Marie's Ocean: Marie Tharp Maps the Mountains Under the Sea (Hardcover)
A National Science Teaching Association Best STEM Book of 2021
A NCSS Notable Social Studies Trade Book for Young Readers Honor Selection
A Junior Library Guild Selection
A mixed-format picture book biography of Marie Tharp, the remarkable woman who mapped the ocean floor.
Marie Tharp earned a graduate degree in geology in the 1940s, at a time when scientific careers were largely unavailable to women. Marie’s vision and tenacity paved the way for her to become one of the greatest oceanographic cartographers of the 20th century. She was the first person to map the ocean floor and discover the 40,000 mile long Mid-Ocean Ridge and Rift Valley. Her astounding discovery supported the theory of continental drift, which led to the theory of plate tectonics. But it was not an easy road, and Marie struggled to receive the credit she deserved for her discovery.
From Marie Tharp’s early childhood dreams all the way to her defining achievement, Josie James's Marie's Ocean is the story of one of earth science’s greatest hidden figures.
Christy Ottaviano Books
Josie James—a pseudonym for picture book creator JoAnn Adinolfi—has illustrated over thirty books for young readers, four of which she has also written. Marie's Ocean marks her nonfiction debut. She lives in Portsmouth, New Hampshire.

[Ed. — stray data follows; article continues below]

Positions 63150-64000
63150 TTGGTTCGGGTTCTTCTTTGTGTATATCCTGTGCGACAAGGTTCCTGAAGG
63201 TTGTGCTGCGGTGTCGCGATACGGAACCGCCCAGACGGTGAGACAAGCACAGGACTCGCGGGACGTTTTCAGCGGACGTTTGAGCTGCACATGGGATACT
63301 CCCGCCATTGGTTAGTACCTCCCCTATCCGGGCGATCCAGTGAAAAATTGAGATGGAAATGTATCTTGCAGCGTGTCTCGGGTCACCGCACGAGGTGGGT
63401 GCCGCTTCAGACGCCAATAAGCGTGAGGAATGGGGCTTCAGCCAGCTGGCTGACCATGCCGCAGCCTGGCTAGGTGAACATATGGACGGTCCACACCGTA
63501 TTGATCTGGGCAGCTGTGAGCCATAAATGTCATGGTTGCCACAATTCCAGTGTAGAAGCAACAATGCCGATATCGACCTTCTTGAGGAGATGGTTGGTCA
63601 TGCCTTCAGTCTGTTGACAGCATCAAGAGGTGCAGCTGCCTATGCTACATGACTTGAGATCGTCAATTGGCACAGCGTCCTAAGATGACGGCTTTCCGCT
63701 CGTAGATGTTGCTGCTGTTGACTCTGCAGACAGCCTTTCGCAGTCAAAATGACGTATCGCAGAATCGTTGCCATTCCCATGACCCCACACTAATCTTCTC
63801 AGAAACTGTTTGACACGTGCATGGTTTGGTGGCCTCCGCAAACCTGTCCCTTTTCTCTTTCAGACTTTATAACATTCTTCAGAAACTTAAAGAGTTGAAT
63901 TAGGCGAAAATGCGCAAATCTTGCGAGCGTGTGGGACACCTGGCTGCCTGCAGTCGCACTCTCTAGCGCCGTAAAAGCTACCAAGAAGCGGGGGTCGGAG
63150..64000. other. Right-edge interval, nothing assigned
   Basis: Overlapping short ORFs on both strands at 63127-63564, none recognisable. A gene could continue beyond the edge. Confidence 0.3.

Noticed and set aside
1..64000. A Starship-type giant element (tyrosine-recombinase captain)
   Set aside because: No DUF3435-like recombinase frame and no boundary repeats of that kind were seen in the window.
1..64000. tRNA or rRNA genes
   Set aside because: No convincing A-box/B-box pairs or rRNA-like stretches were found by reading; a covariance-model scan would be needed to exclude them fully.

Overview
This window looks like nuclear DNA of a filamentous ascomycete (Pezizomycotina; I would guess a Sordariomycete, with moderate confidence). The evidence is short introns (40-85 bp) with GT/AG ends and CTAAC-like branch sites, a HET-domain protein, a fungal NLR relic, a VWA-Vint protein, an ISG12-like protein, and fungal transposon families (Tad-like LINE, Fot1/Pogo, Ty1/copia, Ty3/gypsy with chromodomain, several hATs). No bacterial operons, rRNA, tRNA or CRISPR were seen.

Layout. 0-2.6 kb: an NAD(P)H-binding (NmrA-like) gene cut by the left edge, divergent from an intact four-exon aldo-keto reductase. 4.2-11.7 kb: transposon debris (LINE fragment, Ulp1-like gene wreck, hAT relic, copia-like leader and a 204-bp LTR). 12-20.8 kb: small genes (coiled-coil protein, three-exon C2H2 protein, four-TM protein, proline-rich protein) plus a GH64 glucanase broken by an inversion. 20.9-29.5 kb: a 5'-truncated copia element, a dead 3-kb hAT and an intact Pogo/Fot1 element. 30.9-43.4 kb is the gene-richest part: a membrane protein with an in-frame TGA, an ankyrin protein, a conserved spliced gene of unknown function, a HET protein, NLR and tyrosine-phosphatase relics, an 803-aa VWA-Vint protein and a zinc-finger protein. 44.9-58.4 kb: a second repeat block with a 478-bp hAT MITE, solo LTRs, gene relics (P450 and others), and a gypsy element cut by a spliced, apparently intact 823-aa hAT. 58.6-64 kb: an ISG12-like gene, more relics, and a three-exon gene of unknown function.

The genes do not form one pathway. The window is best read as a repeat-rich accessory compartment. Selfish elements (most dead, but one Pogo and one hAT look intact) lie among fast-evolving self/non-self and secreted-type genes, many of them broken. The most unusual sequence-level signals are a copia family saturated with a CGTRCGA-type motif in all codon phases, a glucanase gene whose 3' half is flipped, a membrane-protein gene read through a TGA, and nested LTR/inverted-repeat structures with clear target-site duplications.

"The pacing and format will entice both engaged and reluctant readers; and the exhilaration of a new discovery is captured with a sense of wonder that is sure to inspire children and draw attention to the world of science . . . A winning combination of lyric description, accessible explanation, scientific history, feminism, and accomplishment." —Kirkus Reviews
"Tharp’s work with physiographic diagrams is explained in a detailed and easily understandable way, and the illustrations . . . incorporate maps of the ocean floor. This empowering, accessible account of Tharp’s career serves as a reminder that “sometimes it’s hard to convince people to believe something new”—and shows readers precisely how the groundbreaking Tharp did just that." —Horn Book
"The first-person narration clearly explains the connections between aspects of Tharp’s childhood, controversial scientific theories, and the sexism that kept her from conducting field research. James provides a deep dive into the STEM concepts and the detailed process that Tharp employed to show the world what lies at the bottom of our oceans. Highly recommended for public and school libraries." —School Library Journal
"Using speech balloons as well as standard text, the graphic-novel-style presentation is appealing, and James makes good use of maps, charts, and other images related to Tharp’s work. These are helpful in understanding her findings and their significance. An engaging introduction to Tharp and her significant contributions to geology and cartography." —Booklist